an immediate financial crisis.
In March 2001, the IMF announced that it would streamline the scope of
its conditionality and withdraw from the area of public enterprise restructuring
and privatization. The IMF claims that, in the future, water privatization
will rest in the domain of the World Bank and other multilateral development
banks. This may reduce opportunities for public input even further, as
most structural adjustment documents for World Bank loans remain secret.
But the institutional division of labor notwithstanding, the policy mandates
are unlikely to change. World Bank loan documents show increased cost
recovery requirements for water services imposed in loans to Tanzania,
Mozambique and Uganda.
Fighting For Water And Democracy
Mass local opposition in Cochabamba coalesced in the Coalition in Defense
of Water and Life, known as La Coordinadora, which demanded the water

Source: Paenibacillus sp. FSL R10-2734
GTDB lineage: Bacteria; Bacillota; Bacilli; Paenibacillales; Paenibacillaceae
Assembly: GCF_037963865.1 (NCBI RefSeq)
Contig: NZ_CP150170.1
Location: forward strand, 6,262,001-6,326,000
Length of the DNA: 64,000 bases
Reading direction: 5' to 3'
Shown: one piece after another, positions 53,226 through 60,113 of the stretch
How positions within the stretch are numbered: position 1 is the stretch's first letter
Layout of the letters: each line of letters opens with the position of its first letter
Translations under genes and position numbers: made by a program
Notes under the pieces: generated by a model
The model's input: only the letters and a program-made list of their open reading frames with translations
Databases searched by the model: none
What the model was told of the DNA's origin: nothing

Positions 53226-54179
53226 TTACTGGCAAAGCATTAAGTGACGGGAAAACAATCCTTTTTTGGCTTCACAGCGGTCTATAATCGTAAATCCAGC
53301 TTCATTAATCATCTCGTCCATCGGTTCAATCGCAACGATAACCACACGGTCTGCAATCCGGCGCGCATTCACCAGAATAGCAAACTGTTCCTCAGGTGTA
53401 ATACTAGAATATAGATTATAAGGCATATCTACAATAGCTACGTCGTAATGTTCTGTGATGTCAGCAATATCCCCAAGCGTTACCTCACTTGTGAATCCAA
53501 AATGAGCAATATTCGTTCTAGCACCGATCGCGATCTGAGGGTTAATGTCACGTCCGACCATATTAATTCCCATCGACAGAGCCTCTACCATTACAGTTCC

system stay under local public control [See The Fight For Water
and Democracy, Multinational Monitor, June 2000]. After weeks of
intense protests, in April 2000, La Coordinadora won its demands when
the government turned over control of the citys water system, including
its $35 million debt, to the organization and cancelled the privatization
contract. La Coordinadora achieved the first major victory against the
global trend of privatizing water resources.
Ghanaians have also mounted protests against the World Banks water
privatization push in their country. Public outcry over alleged bribes
that influenced the bidding process forced the Ghanaian government to
deny an initial contract to Enron/Azurix, and start the bidding process
all over again. National CAP of Water observers say the bidding process
continues to be closed off from public scrutiny, however.
Information from World Bank officials suggests that the Government of
Ghana, acting under the advice of the IMF and the Bank, has decided to
lease the Ghana Water Company to two different multinationals and has
demarcated the districts that will comprise the markets of each of the
corporations into project A and project B. Project
A has received four bids so far while project B